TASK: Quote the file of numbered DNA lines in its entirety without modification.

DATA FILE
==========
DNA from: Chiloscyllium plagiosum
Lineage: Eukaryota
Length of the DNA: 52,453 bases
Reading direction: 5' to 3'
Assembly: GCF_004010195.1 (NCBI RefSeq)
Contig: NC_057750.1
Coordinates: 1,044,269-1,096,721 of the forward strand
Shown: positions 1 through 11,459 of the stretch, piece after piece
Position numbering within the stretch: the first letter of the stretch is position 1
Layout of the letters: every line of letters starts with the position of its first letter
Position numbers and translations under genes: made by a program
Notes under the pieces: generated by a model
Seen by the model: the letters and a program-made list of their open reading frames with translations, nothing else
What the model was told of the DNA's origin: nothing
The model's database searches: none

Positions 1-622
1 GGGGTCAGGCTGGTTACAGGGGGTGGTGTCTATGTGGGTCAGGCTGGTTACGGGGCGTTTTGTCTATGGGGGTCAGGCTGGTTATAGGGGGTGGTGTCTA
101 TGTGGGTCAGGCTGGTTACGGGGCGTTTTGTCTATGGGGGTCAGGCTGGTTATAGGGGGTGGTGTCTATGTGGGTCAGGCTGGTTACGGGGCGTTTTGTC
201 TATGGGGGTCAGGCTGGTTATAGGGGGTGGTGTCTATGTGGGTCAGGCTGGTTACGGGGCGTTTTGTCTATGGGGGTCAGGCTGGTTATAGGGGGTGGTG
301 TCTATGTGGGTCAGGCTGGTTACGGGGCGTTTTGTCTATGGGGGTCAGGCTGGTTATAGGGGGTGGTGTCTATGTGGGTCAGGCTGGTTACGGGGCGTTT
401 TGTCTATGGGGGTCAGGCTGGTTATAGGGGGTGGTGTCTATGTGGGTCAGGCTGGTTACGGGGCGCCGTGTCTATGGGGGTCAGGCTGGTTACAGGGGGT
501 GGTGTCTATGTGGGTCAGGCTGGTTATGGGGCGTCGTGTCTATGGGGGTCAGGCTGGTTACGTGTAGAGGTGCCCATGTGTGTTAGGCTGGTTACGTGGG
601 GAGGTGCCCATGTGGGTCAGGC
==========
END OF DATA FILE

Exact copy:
DNA from: Chiloscyllium plagiosum
Lineage: Eukaryota
Length of the DNA: 52,453 bases
Reading direction: 5' to 3'
Assembly: GCF_004010195.1 (NCBI RefSeq)
Contig: NC_057750.1
Coordinates: 1,044,269-1,096,721 of the forward strand
Shown: positions 1 through 11,459 of the stretch, piece after piece
Position numbering within the stretch: the first letter of the stretch is position 1
Layout of the letters: every line of letters starts with the position of its first letter
Position numbers and translations under genes: made by a program
Notes under the pieces: generated by a model
Seen by the model: the letters and a program-made list of their open reading frames with translations, nothing else
What the model was told of the DNA's origin: nothing
The model's database searches: none

Positions 1-622
1 GGGGTCAGGCTGGTTACAGGGGGTGGTGTCTATGTGGGTCAGGCTGGTTACGGGGCGTTTTGTCTATGGGGGTCAGGCTGGTTATAGGGGGTGGTGTCTA
101 TGTGGGTCAGGCTGGTTACGGGGCGTTTTGTCTATGGGGGTCAGGCTGGTTATAGGGGGTGGTGTCTATGTGGGTCAGGCTGGTTACGGGGCGTTTTGTC
201 TATGGGGGTCAGGCTGGTTATAGGGGGTGGTGTCTATGTGGGTCAGGCTGGTTACGGGGCGTTTTGTCTATGGGGGTCAGGCTGGTTATAGGGGGTGGTG
301 TCTATGTGGGTCAGGCTGGTTACGGGGCGTTTTGTCTATGGGGGTCAGGCTGGTTATAGGGGGTGGTGTCTATGTGGGTCAGGCTGGTTACGGGGCGTTT
401 TGTCTATGGGGGTCAGGCTGGTTATAGGGGGTGGTGTCTATGTGGGTCAGGCTGGTTACGGGGCGCCGTGTCTATGGGGGTCAGGCTGGTTACAGGGGGT
501 GGTGTCTATGTGGGTCAGGCTGGTTATGGGGCGTCGTGTCTATGGGGGTCAGGCTGGTTACGTGTAGAGGTGCCCATGTGTGTTAGGCTGGTTACGTGGG
601 GAGGTGCCCATGTGGGTCAGGC